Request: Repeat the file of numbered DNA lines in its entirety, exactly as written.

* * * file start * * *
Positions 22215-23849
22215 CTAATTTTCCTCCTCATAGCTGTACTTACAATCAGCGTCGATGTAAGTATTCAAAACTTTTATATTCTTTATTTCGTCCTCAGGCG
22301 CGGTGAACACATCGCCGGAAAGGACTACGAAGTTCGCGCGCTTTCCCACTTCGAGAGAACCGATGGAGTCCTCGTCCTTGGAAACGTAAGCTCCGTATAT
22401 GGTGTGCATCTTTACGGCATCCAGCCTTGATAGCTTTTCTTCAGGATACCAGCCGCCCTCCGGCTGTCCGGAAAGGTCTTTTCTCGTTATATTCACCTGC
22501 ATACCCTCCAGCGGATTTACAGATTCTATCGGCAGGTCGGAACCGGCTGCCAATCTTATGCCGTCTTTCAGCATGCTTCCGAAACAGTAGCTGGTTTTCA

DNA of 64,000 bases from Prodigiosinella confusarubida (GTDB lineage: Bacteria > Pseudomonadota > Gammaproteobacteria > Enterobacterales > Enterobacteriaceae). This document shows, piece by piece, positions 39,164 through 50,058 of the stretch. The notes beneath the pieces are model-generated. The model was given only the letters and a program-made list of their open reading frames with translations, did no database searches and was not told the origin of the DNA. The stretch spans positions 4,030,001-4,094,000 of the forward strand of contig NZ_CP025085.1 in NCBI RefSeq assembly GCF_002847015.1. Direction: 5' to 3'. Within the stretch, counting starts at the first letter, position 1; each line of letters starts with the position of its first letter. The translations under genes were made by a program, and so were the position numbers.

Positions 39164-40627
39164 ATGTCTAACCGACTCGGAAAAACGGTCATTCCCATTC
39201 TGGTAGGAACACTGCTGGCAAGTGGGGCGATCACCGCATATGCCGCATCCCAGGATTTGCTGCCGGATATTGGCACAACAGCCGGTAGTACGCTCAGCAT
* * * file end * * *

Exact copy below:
Positions 22215-23849
22215 CTAATTTTCCTCCTCATAGCTGTACTTACAATCAGCGTCGATGTAAGTATTCAAAACTTTTATATTCTTTATTTCGTCCTCAGGCG
22301 CGGTGAACACATCGCCGGAAAGGACTACGAAGTTCGCGCGCTTTCCCACTTCGAGAGAACCGATGGAGTCCTCGTCCTTGGAAACGTAAGCTCCGTATAT
22401 GGTGTGCATCTTTACGGCATCCAGCCTTGATAGCTTTTCTTCAGGATACCAGCCGCCCTCCGGCTGTCCGGAAAGGTCTTTTCTCGTTATATTCACCTGC
22501 ATACCCTCCAGCGGATTTACAGATTCTATCGGCAGGTCGGAACCGGCTGCCAATCTTATGCCGTCTTTCAGCATGCTTCCGAAACAGTAGCTGGTTTTCA

DNA of 64,000 bases from Prodigiosinella confusarubida (GTDB lineage: Bacteria > Pseudomonadota > Gammaproteobacteria > Enterobacterales > Enterobacteriaceae). This document shows, piece by piece, positions 39,164 through 50,058 of the stretch. The notes beneath the pieces are model-generated. The model was given only the letters and a program-made list of their open reading frames with translations, did no database searches and was not told the origin of the DNA. The stretch spans positions 4,030,001-4,094,000 of the forward strand of contig NZ_CP025085.1 in NCBI RefSeq assembly GCF_002847015.1. Direction: 5' to 3'. Within the stretch, counting starts at the first letter, position 1; each line of letters starts with the position of its first letter. The translations under genes were made by a program, and so were the position numbers.

Positions 39164-40627
39164 ATGTCTAACCGACTCGGAAAAACGGTCATTCCCATTC
39201 TGGTAGGAACACTGCTGGCAAGTGGGGCGATCACCGCATATGCCGCATCCCAGGATTTGCTGCCGGATATTGGCACAACAGCCGGTAGTACGCTCAGCAT